Italy Quarantines Northern Regions to Stop Virus’s Advance

ROME (AP) -
Empty streets are seen after the Italian government imposed a virtual lockdown on the north of the country, in Milan, Italy, Sunday. (Reuters/Flavio Lo Scalzo)

Italy announced a sweeping quarantine early Sunday, restricting the movements of about a quarter of its population in a bid to limit contagions and end the virus’ advance at the epicenter of Europe’s outbreak.

Shortly after midnight, Prime Minister Giuseppe Conte signed a decree affecting about 16 million people in the country’s prosperous north, including the Lombardy region and at least 14 provinces in neighboring regions. The extraordinary measures will be in place until April 3.

“For Lombardy and for the other northern provinces that I have listed there will be a ban for everybody to move in and out of these territories and also within the same territory,” Conte said. “Exceptions will be allowed only for proven professional needs, exceptional cases and health issues.”

Around the world, more and more countries were bracing for a surge in virus cases. Western countries have been increasingly imitating China – where the virus first emerged late last year, and which has suffered the vast majority of infections — by imposing travel controls and shutting down public events.

Italy on Saturday saw its biggest daily increase in coronavirus cases since the outbreak began in the north of the country on Feb. 21.

In its daily update, Italy’s civil protection agency said the number of people with the coronavirus rose by 1,247 in the last 24 hours, taking the total to 5,883. Another 36 people also died as a result of the virus, taking the total to 233.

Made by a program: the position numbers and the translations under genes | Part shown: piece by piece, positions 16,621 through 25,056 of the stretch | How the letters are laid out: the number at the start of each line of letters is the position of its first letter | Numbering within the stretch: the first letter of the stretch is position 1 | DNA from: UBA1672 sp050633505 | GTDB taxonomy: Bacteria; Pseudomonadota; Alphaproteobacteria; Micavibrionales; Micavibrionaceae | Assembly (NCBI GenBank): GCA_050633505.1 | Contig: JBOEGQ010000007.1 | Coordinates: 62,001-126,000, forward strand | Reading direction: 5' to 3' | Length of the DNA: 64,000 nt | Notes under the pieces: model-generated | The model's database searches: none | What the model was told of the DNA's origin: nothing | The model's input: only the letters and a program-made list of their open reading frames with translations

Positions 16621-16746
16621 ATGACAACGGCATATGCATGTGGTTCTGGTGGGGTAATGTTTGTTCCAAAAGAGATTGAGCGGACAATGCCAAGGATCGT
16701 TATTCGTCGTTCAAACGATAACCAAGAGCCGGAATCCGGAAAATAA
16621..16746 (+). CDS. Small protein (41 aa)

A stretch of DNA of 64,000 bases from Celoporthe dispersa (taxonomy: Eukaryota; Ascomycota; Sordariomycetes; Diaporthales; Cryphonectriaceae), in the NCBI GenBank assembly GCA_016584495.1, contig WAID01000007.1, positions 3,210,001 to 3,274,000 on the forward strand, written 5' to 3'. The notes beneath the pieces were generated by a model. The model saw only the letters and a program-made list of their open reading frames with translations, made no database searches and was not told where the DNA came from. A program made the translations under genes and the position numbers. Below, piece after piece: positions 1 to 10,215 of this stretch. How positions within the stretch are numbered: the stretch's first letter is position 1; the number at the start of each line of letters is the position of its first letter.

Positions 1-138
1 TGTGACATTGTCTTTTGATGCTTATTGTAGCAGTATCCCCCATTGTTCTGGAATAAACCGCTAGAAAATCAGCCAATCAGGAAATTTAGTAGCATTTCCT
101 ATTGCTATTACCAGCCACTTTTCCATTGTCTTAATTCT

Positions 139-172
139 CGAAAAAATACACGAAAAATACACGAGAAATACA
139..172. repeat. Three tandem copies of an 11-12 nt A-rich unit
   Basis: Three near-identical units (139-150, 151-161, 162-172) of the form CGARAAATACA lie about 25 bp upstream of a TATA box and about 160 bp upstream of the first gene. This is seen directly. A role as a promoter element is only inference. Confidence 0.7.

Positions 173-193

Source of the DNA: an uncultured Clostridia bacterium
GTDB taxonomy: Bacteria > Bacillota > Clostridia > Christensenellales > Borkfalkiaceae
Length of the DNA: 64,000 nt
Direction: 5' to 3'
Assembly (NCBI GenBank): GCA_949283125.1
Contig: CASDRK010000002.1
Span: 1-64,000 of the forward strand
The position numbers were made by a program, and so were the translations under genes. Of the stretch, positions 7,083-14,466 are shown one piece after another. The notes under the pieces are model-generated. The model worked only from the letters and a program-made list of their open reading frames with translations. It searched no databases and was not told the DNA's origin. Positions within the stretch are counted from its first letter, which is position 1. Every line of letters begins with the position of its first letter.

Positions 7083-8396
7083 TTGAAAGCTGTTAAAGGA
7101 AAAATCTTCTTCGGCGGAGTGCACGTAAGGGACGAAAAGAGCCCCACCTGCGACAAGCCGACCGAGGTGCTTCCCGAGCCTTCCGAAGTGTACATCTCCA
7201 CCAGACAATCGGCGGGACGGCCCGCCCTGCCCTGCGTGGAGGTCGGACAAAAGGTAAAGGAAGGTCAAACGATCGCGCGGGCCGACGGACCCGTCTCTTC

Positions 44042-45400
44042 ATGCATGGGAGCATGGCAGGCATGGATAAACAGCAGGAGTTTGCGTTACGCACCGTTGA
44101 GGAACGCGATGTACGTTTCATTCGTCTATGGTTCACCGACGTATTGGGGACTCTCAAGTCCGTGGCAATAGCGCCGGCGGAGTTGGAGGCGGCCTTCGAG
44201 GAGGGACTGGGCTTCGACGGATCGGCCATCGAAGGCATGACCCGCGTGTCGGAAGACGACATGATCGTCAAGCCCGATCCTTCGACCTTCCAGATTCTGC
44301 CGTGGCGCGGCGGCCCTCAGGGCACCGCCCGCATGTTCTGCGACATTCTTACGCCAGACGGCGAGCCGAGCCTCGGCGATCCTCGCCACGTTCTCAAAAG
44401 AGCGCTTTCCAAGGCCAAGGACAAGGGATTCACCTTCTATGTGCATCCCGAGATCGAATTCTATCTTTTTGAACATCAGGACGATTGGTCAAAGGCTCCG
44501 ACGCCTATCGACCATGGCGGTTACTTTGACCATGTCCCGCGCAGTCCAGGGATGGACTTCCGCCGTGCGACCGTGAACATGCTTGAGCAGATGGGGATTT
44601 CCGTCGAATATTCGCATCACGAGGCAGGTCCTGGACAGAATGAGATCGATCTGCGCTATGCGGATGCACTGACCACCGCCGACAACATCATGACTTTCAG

There was chaos and confusion hours before Conte signed the decree, as word leaked that the government was planning the quarantine.

Packed restaurants emptied quickly as people rushed to the train station in Padua’s Veneto region. Travelers with suitcases, wearing face masks, gloves and carrying bottles of sanitizing gel shoved their way onto trains.

Some regional politicians also were taken aback, Stefano Bonaccini, president of the Emilia Romagna region, said parts of the decree were confusing, and he asked the premier for more time to come up with “coherent” solutions. The mayor of Asti, in the Piedmont region, posted an irate video on his Facebook page slamming Rome for not keeping regional leaders in the loop.

“Nobody told me,” Maurizio Rasero screamed, adding that he had hundreds of messages on his cell phone from alarmed citizens. “It’s incredible that information that is so delicate and important would come out in the newspaper first, leaking everywhere even before local authorities learn about it.”

Italy wasn’t the only country limiting activities. Around the world, events and festivals were called off. Travel restrictions and warnings were issued. A nose-dive in tourist traffic and possible disruptions to supply chains set off fears of a worldwide economic slowdown. Benchmarks in global markets have gyrated in recent weeks, as hopes for stimulus measures mixed with widespread pessimism on the virus news.